Madeline Miller’s 2018 international number 1 bestseller, Circe, takes classical Greek literature, in turn based upon classical Greek mythology, as its subject. The title character is perhaps most famous for her appearance in Homer’s ancient epic poem, The Odyssey. This original text follows a war hero named Odysseus on his journey home after ten years… Read More Stone upon Stone: 'Circe' Readalong
Welcome to 2020! It is the year of the rat, and so I begin by rummaging through the dark corners of my bookcase for the texts that I have hoarded this past year, but not yet read. “𝓦𝓱𝓮𝓷 𝓘 𝓬𝓪𝓷𝓷𝓸𝓽 𝓼𝓮𝓮 𝔀𝓸𝓻𝓭𝓼 𝓬𝓾𝓻𝓵𝓲𝓷𝓰 𝓵𝓲𝓴𝓮 𝓻𝓲𝓷𝓰𝓼 𝓸𝓯 𝓼𝓶𝓸𝓴𝓮 𝓻𝓸𝓾𝓷𝓭 𝓶𝓮 𝓘 𝓪𝓶 𝓲𝓷 𝓭𝓪𝓻𝓴𝓷𝓮𝓼𝓼 – 𝓘… Read More Words Curling Round Me: 2020 Reading List
“𝓣𝓱𝓮 𝓶𝓸𝓼𝓽 𝓽𝓮𝓻𝓻𝓲𝓯𝔂𝓲𝓷𝓰 𝓷𝓸𝓿𝓮𝓵 𝔂𝓸𝓾’𝓵𝓵 𝓻𝓮𝓪𝓭 𝓽𝓱𝓲𝓼 𝔂𝓮𝓪𝓻.” Now there’s a claim that’s hard to refuse! During the summer I spent a month, entitled 🥀 Southern Spell 🥀 , exploring the southern gothic. I first posted (on Instagram) about William Gay’s Little Sister Death then. Some of you praised the novel, or declared adoration for… Read More Generally Gothic Bookworm Readalong: Midway Musings on 'Little Sister Death'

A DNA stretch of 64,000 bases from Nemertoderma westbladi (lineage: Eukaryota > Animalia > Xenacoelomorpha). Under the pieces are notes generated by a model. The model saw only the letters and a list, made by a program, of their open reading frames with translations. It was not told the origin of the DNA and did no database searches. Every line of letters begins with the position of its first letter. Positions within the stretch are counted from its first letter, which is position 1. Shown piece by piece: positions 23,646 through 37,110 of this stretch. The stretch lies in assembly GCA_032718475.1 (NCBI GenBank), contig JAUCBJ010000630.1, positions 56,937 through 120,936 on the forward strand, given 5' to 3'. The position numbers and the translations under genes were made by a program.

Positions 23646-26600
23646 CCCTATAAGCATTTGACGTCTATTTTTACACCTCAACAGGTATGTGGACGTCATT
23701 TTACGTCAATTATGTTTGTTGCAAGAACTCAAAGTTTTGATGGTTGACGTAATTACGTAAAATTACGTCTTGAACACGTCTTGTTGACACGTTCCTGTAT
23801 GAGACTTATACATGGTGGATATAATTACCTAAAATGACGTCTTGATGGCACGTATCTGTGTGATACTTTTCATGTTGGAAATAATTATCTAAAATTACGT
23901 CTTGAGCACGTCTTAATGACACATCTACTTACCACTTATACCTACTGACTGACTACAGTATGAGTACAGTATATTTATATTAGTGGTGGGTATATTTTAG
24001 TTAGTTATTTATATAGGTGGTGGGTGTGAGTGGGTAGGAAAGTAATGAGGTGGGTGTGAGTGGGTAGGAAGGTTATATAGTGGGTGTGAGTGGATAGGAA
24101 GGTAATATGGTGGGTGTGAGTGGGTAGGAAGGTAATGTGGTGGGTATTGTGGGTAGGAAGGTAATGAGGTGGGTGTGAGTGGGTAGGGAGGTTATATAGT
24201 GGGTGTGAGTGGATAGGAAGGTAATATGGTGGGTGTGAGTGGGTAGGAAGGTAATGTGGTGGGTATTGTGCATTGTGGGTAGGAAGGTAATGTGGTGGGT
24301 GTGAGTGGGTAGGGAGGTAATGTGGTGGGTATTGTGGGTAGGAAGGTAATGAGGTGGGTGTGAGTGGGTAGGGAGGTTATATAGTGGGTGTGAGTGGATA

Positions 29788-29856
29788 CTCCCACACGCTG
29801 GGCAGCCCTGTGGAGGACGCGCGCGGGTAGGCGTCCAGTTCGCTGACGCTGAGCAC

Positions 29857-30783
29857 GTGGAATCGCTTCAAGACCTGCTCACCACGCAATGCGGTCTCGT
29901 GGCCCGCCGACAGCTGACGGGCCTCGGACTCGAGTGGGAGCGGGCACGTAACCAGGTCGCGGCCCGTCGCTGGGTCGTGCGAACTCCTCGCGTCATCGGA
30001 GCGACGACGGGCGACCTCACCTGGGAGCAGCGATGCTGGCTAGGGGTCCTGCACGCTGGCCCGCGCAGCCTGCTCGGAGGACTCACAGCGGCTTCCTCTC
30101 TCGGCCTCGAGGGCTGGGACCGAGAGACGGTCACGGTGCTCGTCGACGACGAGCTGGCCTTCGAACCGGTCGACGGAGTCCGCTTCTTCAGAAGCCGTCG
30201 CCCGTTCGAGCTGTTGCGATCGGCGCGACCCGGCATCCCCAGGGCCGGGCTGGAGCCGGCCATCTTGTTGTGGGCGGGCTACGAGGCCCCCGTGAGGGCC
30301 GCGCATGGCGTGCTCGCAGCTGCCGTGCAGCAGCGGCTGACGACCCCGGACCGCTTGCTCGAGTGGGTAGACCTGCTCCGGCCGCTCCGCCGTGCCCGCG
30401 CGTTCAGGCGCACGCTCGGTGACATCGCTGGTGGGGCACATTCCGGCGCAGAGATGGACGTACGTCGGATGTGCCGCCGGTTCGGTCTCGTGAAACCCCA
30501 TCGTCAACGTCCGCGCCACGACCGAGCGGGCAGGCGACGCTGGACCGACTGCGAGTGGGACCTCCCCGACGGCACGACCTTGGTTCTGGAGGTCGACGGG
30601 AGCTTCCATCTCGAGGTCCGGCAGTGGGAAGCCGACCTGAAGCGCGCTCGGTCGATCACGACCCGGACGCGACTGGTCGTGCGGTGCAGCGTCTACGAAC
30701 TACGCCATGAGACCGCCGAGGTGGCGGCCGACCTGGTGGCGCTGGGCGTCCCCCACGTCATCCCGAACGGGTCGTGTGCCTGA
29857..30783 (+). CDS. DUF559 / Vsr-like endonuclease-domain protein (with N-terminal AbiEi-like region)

Describing himself as “a fetishist for reflections, saturated colors, details and religious icons,” Seigar is a photographer, a high school teacher, and an English philologist. His ‘Plastic People’ series is “a study on anthropology and sociology that focuses on the humanisation of the mannequins he finds in the shop windows all over the world.” There… Read More The Uncanny as we Picture it: Freud and the Photographer
In an interview in the spring of 1956, Southern Gothic author William Faulkner was asked to advise readers who remained unable to understand his writing after two or three attempts. His response was simple: “Read it four times.”“I am trying to say it all in one sentence,” he continued, “between one cap and one period.”… Read More Between One Cap and One Period: Reading William Faulkner
The sky is grey and filled with drizzle so British it could only be New England west of the Atlantic. The train slowly fills, stop by stop, with tourists, commuters, and the occasional resident in uniform black. The train pulls in and everyone piles out, following the locals into Salem Town. Leaving Washington Street for… Read More A Walk Through Salem: A Photo Essay
Cited alongside Vlad the Impaler as an inspiration for Bram Stoker’s eponymous vampire, Dracula, the blood-thirsty version of ‘The Blood Countess’ is the one most ingrained in the collective memory. Some scholars, however, now question the validity of numerous accusations, suggesting that rather than a murderer, as a powerful & recently widowed female figure, Bathory… Read More Stoker’s Muse: The Blood Countess